Fighting at a more measured pace will take a lot of restraint on Santa Cruz’s part. But stylistically, it’s the only adjustment he can make without changing his stripes. If he can touch Frampton without over-extending himself seeking the knockout, Carl might get impatient and reckless, and start hunting him down, thus he’ll be more open to be led into big shots. And for that reason, along with the belief that the judges, two of whom are Nevadans, will be inclined to score close rounds for the Californian, Santa Cruz, is why I think he wins this time.”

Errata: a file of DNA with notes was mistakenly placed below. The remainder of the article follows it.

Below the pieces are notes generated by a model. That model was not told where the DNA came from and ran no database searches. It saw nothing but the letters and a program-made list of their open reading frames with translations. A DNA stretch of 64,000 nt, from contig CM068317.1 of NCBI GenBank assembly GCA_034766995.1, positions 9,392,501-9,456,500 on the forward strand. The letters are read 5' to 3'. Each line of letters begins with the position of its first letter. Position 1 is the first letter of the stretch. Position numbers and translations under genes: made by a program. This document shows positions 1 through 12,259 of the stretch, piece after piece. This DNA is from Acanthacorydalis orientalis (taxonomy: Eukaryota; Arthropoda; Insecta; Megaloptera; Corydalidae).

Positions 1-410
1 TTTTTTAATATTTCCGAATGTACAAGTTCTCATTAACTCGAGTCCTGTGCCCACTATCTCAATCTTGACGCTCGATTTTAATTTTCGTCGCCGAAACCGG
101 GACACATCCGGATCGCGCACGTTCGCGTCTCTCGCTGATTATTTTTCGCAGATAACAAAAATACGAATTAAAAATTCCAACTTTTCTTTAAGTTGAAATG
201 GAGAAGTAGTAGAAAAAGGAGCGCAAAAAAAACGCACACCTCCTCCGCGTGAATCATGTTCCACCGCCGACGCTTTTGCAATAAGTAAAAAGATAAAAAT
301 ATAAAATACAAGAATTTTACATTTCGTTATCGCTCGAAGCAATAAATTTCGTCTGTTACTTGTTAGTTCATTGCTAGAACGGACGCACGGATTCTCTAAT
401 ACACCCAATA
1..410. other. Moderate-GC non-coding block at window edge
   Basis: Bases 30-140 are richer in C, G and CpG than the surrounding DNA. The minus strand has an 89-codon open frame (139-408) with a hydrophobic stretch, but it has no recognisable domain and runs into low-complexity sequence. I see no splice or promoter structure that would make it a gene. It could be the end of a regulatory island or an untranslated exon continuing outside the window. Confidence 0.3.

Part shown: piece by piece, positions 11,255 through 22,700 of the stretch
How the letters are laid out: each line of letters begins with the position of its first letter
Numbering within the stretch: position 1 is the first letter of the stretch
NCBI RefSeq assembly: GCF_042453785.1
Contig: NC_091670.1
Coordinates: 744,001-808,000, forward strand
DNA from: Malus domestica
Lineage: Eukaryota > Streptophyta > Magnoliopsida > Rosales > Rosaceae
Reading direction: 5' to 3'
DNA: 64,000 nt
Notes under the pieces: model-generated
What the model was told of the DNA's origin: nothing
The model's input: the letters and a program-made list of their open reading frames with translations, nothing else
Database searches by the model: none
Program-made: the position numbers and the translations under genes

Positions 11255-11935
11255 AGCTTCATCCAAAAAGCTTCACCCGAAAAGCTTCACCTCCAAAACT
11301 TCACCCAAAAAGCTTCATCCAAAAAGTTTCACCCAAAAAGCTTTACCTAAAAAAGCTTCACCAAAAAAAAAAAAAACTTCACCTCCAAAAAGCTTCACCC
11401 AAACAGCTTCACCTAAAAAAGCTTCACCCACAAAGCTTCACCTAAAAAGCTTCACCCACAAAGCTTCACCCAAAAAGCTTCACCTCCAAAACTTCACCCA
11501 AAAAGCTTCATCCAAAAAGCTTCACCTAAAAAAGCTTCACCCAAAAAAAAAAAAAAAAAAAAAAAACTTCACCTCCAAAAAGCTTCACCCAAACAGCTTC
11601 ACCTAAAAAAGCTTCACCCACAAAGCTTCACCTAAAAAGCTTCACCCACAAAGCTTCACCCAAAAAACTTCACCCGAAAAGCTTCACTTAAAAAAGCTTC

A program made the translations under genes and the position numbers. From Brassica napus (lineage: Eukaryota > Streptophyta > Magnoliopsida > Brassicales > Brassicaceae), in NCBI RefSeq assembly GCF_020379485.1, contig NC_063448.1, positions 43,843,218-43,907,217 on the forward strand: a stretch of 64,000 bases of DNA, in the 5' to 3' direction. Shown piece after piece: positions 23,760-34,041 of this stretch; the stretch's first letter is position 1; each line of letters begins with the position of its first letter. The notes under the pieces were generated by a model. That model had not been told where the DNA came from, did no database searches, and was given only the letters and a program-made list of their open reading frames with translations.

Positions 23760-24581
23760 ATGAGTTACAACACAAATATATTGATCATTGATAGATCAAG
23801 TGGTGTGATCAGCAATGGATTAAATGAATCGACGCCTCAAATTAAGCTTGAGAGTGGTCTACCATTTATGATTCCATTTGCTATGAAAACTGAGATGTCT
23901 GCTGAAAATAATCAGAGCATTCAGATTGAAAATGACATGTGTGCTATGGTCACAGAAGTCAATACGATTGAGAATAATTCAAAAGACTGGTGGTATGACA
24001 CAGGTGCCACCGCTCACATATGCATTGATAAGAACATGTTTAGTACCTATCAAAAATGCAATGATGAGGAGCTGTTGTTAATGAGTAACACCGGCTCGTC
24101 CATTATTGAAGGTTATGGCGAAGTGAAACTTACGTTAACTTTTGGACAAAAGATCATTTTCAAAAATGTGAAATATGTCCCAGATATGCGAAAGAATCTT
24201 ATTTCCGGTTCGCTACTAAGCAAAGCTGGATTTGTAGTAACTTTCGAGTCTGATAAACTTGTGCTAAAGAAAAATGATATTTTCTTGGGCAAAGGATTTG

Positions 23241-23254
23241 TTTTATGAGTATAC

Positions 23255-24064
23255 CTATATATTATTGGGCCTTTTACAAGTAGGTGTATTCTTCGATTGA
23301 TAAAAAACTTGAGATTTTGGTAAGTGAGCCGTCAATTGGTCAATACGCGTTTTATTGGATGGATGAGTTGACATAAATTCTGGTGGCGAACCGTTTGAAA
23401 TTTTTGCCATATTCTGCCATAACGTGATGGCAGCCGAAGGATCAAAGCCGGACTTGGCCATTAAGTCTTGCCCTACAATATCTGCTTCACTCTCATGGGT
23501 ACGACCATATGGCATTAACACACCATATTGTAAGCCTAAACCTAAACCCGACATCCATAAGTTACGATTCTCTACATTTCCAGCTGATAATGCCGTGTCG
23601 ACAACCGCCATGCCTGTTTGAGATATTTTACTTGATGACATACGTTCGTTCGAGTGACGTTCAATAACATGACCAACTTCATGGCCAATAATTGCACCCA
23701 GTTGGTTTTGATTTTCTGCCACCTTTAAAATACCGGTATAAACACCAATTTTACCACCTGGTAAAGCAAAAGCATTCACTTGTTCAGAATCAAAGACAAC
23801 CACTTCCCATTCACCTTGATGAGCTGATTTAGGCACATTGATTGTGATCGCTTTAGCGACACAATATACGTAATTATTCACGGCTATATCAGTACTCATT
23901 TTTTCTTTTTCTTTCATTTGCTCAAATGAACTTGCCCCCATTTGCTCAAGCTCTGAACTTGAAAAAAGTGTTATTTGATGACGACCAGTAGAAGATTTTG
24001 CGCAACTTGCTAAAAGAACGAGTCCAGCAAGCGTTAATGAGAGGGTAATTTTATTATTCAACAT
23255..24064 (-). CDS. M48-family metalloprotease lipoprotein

Well, if you saw the rematch, Santa Cruz fought an extremely intelligent fight. This time instead of trying to kill Frampton with every punch and combination he sent his way….Leo got off and punched a little higher this time, thus making his longer reach work for him instead of against him. When he made contact, instead of inching in for the big finish – he inched back. Frampton, feeling that he needed to fight with more urgency, responded the way most fighters would who felt they lost the exchange; he immediately brought the fight to Santa Cruz, who was waiting for him and able to get off a few more clean shots. If you noticed, Santa Cruz fought with his back to the ropes more this time than he did the first time they fought…but that was by his own volition. He purposely inched his way there because he wanted Frampton to come after him so he could nail him with the cleaner shot. With Carl pressing him, it was easier for him not to reach or punch down at him.